$ stdate: int  1 2 3 4 5 6 7 8 9 10
 $ spcdog: Factor w/ 10 levels "a","b","c","d",..: 1 2 3 4 5 6 7 8 9 10

I was wrong about the version with <- as the final function call. I thought that <- would return the value of the RHS of the assignment but apparently it does not. Nonetheless the function would "work" in the sense that using it on the RHS of an assignment would succeed:

> dog.1 <- function(){
+   stdate <- DF$V8
+   spcdog <- DF$V23   
+   XYZ <- data.frame(stdate,spcdog)
+ }
> NDF1 <- dog.1()
> str(NDF1)   # success
'data.frame':   10 obs. of  2 variables:
 $ stdate: int  1 2 3 4 5 6 7 8 9 10
 $ spcdog: Factor w/ 10 levels "a","b","c","d",..: 1 2 3 4 5 6 7 8 9 10
> dog.1()
> # no screen output
> # But if you used .Last.value you would see the data.frame
> # So we know that the data.frame is being returned but it
> # is being returned invisibly.
> .Last.value
   stdate spcdog
1       1      a
2       2      b
3       3      c
4       4      d
5       5      e
6       6      f
7       7      g
8       8      h
9       9      i
10     10      j
share|improve this answer
    
No there shouldn't be anything visible from the OPs version. The data.frame is still being returned by it's being returned invisibly so if you don't assign it to something you won't see it after the function is called. You could still access it with .Last.value though. –  Dason Dec 26 '13 at 19:23
    
Well, I still don't agree. Posting counter-example. Err ... well it wasn't exactly a counter-example was it. Apologies. –  BondedDust Dec 26 '13 at 19:24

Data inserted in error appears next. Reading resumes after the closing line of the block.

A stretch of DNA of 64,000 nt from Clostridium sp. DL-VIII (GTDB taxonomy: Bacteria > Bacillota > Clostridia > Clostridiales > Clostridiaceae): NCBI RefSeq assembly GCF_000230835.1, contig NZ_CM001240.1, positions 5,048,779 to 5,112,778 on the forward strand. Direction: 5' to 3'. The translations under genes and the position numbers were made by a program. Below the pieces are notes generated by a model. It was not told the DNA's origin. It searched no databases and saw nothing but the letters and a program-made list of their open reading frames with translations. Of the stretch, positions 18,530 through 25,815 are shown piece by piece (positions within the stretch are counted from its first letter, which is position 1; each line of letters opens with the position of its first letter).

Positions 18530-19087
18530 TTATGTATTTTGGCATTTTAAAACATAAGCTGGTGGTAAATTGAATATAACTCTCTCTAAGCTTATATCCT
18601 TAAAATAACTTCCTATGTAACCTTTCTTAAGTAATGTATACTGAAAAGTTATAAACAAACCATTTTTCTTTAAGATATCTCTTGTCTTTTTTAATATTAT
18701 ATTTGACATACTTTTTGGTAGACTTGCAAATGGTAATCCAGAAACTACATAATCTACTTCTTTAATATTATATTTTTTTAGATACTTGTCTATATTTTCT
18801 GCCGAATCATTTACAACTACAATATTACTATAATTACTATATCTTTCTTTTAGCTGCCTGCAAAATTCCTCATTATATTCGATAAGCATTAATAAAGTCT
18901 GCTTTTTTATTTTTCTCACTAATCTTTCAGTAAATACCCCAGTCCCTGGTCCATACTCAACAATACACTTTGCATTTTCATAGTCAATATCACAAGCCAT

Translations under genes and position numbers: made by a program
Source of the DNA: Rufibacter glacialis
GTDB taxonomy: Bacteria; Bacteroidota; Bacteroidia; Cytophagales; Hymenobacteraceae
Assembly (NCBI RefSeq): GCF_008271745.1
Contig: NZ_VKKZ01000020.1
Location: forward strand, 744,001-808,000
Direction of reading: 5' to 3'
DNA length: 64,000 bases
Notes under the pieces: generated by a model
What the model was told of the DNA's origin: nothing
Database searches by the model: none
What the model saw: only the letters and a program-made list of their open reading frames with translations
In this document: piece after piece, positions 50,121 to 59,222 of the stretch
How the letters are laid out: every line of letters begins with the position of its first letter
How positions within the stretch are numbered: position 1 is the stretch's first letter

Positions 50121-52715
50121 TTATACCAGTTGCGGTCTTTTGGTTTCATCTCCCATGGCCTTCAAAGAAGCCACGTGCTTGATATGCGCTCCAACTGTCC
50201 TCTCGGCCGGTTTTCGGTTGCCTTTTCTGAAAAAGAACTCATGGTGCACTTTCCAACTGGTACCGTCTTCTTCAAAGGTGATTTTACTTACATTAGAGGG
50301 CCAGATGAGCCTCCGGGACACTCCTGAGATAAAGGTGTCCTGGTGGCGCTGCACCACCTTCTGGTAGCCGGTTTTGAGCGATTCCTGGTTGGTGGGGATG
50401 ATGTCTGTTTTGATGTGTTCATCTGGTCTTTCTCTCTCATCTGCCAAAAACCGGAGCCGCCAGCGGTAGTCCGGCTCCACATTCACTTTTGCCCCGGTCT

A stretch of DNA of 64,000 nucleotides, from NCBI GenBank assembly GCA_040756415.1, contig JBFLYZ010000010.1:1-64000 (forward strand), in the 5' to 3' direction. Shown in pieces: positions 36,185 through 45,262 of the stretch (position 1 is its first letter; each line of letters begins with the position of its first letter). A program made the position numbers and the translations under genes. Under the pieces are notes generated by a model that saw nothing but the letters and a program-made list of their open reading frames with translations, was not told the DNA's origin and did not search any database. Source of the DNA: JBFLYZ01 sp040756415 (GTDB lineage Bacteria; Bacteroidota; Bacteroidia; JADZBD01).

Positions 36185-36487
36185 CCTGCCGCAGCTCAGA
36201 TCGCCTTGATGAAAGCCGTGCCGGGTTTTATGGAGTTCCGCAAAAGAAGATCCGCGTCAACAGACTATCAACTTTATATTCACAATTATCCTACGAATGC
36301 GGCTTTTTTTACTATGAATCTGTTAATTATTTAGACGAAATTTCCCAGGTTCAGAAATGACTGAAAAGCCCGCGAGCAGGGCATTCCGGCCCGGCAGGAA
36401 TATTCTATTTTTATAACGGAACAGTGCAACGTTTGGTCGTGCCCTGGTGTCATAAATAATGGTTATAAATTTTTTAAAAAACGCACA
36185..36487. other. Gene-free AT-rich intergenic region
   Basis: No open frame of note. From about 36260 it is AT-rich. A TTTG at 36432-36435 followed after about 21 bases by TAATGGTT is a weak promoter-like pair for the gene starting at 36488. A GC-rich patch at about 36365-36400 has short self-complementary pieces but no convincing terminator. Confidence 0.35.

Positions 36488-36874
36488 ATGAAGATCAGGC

Nope - not a counter example to what I was saying. –  Dason Dec 26 '13 at 19:29
1  
You edit isn't quite correct. It does return the value of the right hand of the assignment - but it does so invisibly. Like I said you can access it with .Last.value after the function call to see that that happens. The easiest way though is to actually store the value at the time of the function call. –  Dason Dec 26 '13 at 19:32
    
Thanks. I was pretty sure something was being returned (as indicated by the success of the illustrated assignment operation.) –  BondedDust Dec 26 '13 at 20:39

as Roland said, you should use a return value.

Thus, try to eliminate "NDF1 <-", then you should see at least some output (I have no info to say if it'll be correct or not)

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1  
Technically you don't need to eliminate the last assignment - that value is still getting returned from the function. It's just not being saved afterward. But if the whole goal is to return it the assignment at the end is pointless. –  Dason Dec 26 '13 at 19:21
    
yes, you are right. I was just suggesting a quick way to make the output coming from the last step of the code visible. –  Davide Passaretti Dec 26 '13 at 19:30
    
R trivia: when a function returns a value invisibly, encapsulate it in parentheses to force the print method. E.g. foo(x) returns something invisibly; (foo(x)) will cause the result to be printed to the console. But as everyone says, if you want to store the result in an object, you need to assign the function via bar<-foo(x) . –  Carl Witthoft Dec 26 '13 at 21:18
    
Moving NDF1 out of the function and using "NDF1 <- functionname()" worked for me. Thanks. –  user2653586 Jan 15 at 16:44